Environment benefits from large middle class in some Asian countries
A large middle class in Thailand and Indonesia is demanding more environmental protection; something not happening in other developing South-East Asian nations.
A group of researchers in Malaysia found that more equitable income distribution is resulting in better environmental quality in Thailand and Indonesia. However, in Malaysia, it has the opposite effect, while the two factors are unrelated in the Philippines.
The research team, led by Abdul Rahim Ridzuan, an economist at Universiti Teknologi MARA, analysed the effects of income inequality, economic growth, trade openness, domestic investment and energy consumption on carbon dioxide emissions in four South-East Asian countries from 1971 to 2013. They determined the importance of each factor using an analysis tool called an autoregressive distributed lag estimation.
They speculate that greater income equality enables a larger middle class to hold those in power accountable and demand policies that protect the environment. In contrast, when there is a greater economic gap, the rich have more influence than the poor on decisions that enable profits at the expense of the environment.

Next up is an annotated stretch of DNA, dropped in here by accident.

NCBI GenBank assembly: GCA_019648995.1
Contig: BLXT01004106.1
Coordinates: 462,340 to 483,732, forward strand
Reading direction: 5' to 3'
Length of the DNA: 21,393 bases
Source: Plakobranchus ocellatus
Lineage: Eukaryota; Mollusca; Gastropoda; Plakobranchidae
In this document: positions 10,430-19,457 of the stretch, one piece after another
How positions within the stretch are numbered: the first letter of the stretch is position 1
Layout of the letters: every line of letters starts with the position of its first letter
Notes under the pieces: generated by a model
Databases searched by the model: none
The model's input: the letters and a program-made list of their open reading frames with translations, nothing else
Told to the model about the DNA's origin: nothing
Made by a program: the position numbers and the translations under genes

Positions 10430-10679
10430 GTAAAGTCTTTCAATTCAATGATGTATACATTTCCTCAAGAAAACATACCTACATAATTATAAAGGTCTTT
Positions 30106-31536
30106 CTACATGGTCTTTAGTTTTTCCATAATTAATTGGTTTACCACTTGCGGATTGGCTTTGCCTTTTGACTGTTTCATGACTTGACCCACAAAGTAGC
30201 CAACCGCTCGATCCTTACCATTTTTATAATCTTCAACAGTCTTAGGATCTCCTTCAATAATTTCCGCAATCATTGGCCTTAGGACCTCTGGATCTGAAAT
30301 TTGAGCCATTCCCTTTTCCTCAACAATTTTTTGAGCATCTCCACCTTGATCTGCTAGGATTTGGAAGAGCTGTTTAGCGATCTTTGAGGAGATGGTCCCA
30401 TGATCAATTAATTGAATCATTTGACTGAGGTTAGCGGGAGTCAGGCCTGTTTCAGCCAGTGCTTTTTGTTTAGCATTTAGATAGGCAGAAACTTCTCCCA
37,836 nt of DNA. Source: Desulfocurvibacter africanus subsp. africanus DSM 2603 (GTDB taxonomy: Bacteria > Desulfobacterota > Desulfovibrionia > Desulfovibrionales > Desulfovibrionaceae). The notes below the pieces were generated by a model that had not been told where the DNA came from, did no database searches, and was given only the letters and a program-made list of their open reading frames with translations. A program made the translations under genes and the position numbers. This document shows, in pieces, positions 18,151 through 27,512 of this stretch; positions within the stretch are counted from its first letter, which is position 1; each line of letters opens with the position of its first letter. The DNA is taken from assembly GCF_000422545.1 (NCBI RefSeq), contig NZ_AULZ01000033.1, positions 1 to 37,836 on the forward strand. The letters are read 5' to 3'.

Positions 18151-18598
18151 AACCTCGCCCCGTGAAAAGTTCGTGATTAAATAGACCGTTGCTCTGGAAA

Even though Malaysia's middle class is growing, the country still relies heavily on fossil fuels, which leads to greater environmental degradation. This surprised the researchers since Malaysia has committed to sustainable development goals in its national policy.
Climate change is linked to a high acceleration in carbon dioxide emissions since the beginning of the 20th century. Historically, developed nations are responsible for the majority of emissions. But as other nations grow their economies and consume more energy, they too are poised to contribute more carbon dioxide to the atmosphere unless they pursue more sustainable development practices that limit emissions.
An inverse U effect has previously been used to describe the relationship between economic growth and environmental quality. Low income predicts poor environmental health. As income rises the environment improves, but only to a point.
While many confounding factors influence environmental quality, income distribution can now be considered while making sustainable development policy, the researchers conclude in their study recently published in the Pertanika Journal of Social Sciences & Humanities. They plan to continue studying the relationship in other countries, particularly those known to produce high quantities of carbon emissions.